These are electronic instruments made and performed by Simon Blackmore, Antony Hall and Steve Symons, Manchester based sound artists/sculptors, instrument building woodworkers calling themselves the Owl Project. Generally called the iLog, they make different ones with a variety of functions; tone and beat generators, voice samplers, AM detector (this one is called iLog Photo-Synthesis because it converts sunlight into sound), and effects and feedback modules. Pretty cute and has a slick enough design although it sounds like there's a fair number of glitches in the engineering. Some of the videos on their website show they're actually not bad for music making either. Instrument companies should be developing ideas like this and selling them for absurd prices. I suppose it wouldn't be a particularly 'green' instrument for its use of materials, even though conservation, or at least conscientiousness, must be in the conceptual backdrop of the whole project.

Also I'm posting a couple tracks off the new Black Milk album just because it's crack shit.

Losing Out (feat. Royce Da 5'9')

Holding It Down

This is a track from John Zorn's record that came out last spring only I just found out about it now. It's a exotic pop oriented record leaning towards surf, lounge, santa style latin rock, and lou reed simplicity. Marc Ribot's meaty exactitude rules throughout, and only on a few occasions do we get the skronk and squeal we're used to from Zorn's sax. It's ├╝ber-pleasing and has to be a bit tongue in cheek as if it was a record made for TV show licensing in the 60's. But that's fairly reassuring. Mow Mow, the track I have posted, has a drooping melody that just seems to cycle back on itself. A loose brushy beat, some B3, vibes, a lazy night on the beach. It's harder than it looks to pull this off.

Mow Mow

Tussle is a dub/dance band out of San Francisco. Their new record is called Cream Cuts on Smalltown Supersound. Kind of Can/Cluster-ish Krautrock, not much changes throughout the song but the beats are hard and true, there's ample and woody bass, and some found sound thrown in for experimentalist cred. By the way, what in hell does 'experimental rock' mean anyway? Are they conducting rock experiments? Is it just a futuristic way of saying that it's not your average rock? Let's drop this term experimental for all bands who aren't actually trying to use experimental procedures (i.e. testing phenomena in a controlled setting without commitment to the particular outcome) and are merely confused about what to call themselves. Anyway, Meh Teh the last track on the record hits the sweet spot and sticks to it. When was the last time the last track on a record was the best one?

Meh Teh

Richard Prince at Gagosian.

Ridiculously good Richard Prince collages that I scooped from the NY Times round up of galleries in the city today. The two that I am posting are my favorites but the gagosian site has a bunch of nice big shots here.  It seems like a big flesh fest at first and they're arresting in not a particularly polite way.  Prostrated, highly endowed pinups with facial features blotted or masked, rastafaris with guitars thrust upon them awkwardly, bodies cramped together, floating awkwardly in space or lopped off at the stomach and half in the frame.  They're clearly a kind of updating of 'Demoiselles', or Gauguin's exoticized Tahitian women, but he's smirking too hard to eat the charge of colonialism. In the gallery shots, you can see how big and badass they are. Plus there's a 1987 Buick Grand National with a bunch of photos of biker chicks pasted on to it (someone asked me at the Martin Kippenberger show at MoCA why it seems like every contemporary art show he sees has a car in it. I'm pretty sure it's Richard Prince's fault).  It's all a bit vicious for sure, the cut outs, the aggressively haphazardous composition, the burlesque.  But it's also hot, punishing, and real.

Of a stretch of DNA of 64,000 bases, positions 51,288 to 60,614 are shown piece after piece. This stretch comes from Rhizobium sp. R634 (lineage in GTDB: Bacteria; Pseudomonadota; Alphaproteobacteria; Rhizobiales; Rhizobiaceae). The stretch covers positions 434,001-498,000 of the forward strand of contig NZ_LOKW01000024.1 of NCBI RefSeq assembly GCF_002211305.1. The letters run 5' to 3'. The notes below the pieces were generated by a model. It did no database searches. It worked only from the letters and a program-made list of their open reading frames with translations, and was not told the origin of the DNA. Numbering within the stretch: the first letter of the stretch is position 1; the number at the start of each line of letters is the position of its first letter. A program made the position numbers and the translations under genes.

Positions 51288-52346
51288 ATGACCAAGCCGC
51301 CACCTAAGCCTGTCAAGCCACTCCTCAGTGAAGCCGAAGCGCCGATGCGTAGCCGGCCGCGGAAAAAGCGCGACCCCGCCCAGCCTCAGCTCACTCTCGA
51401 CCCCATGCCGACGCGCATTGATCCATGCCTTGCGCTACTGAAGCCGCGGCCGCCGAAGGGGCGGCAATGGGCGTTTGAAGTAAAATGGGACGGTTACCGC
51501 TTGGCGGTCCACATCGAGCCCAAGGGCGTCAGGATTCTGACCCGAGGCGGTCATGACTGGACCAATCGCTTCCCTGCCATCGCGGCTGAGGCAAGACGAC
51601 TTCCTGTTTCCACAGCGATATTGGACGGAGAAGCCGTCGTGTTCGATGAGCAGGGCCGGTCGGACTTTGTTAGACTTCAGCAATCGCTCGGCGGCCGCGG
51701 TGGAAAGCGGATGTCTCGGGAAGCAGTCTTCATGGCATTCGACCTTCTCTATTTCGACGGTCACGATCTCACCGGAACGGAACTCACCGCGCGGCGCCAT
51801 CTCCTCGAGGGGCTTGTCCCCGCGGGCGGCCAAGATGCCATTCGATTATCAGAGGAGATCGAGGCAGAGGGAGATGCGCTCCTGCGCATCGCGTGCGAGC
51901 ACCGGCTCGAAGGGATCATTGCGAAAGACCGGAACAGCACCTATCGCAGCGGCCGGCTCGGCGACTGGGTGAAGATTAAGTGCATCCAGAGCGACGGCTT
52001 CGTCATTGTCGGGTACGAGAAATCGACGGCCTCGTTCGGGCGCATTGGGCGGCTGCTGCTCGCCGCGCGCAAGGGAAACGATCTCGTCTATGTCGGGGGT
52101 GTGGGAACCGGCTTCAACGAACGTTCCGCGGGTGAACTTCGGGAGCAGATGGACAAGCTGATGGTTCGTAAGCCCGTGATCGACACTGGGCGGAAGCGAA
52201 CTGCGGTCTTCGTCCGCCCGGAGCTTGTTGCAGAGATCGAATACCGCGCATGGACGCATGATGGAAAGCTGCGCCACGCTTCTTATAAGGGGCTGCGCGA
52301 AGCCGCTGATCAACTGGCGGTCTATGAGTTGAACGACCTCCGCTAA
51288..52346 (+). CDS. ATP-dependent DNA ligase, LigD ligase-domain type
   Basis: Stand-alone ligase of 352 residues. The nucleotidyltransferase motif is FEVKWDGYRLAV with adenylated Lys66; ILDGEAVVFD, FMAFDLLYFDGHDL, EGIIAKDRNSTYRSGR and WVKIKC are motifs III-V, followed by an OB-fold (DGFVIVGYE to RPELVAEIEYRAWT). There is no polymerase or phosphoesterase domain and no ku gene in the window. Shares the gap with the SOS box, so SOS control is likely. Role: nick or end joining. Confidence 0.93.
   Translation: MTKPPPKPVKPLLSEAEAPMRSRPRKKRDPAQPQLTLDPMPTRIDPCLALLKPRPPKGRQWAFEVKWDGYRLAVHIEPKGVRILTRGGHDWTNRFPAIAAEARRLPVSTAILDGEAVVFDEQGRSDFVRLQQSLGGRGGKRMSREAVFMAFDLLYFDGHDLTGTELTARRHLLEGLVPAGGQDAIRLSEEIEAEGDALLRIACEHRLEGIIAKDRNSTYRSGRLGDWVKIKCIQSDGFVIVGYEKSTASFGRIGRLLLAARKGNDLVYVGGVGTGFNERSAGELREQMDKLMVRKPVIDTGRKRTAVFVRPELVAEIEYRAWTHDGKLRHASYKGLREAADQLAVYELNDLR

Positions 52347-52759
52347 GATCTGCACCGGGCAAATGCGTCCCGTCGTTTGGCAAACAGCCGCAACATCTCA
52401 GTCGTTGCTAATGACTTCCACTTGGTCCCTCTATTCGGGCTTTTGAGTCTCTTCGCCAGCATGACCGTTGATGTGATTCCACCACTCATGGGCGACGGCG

For those who haven't found out yet about Alexyss Tylor, she hosts a youtube/blog show called vagina power. It's unreal. This is the clip that Camron used in his track Bottom. Somehow I actually think this woman is a good feminist.

This clip is also absolutely hilarious and the world needs it.

New track I've been working on tentatively called "man/fantom". This is a first draft...
A couple new text pieces. The first two are a pair. The second is hypothetical/biographical.

Nice to see Little Joy's bar in Echo Park getting rep'd on Strokes drummer Fabrizio Moretti's new band of the same name's first record (self titled).  He's out there with his equally attractive gf,  LA native and waifish Nico copycat Binki Shapiro (Binki?  Really, LA, really?) and guitarist Rodrigo Amarante of Los Hermanos (as if we should have heard of them by now).  It's as confectionery as Strokes records were but in a lot of the right ways.  Much of the Strokes signature is there, Fab's vocals are laced with the same filters Julian Casablancas used, as if crunched up and fed through a old radio.  The drums are a basic as it gets, melodies come as easy as a day on the beach or last call on a slow night with lyrics that ape Buddy Holly earnestness.  But unlike the Strokes here there's a bit more than a little south american/caribbean influence, nothing easily placable, bit of bossa nova, bit of Tootsish reggae. I suppose I'm also supposed to mention that the guy who produced Devendra's last record produced this, so maybe that accounts for the elusive globe pandering.  Don't expect anything more than posturing (one of their songs  is called "How to Hang a Warhol"), but you'd be hard pressed to find anyone better at it than Strokes alums.  Confession:  I actually really hope I run into them at Little Joy's sometime, cause I'd, like, smoke cigarettes near them.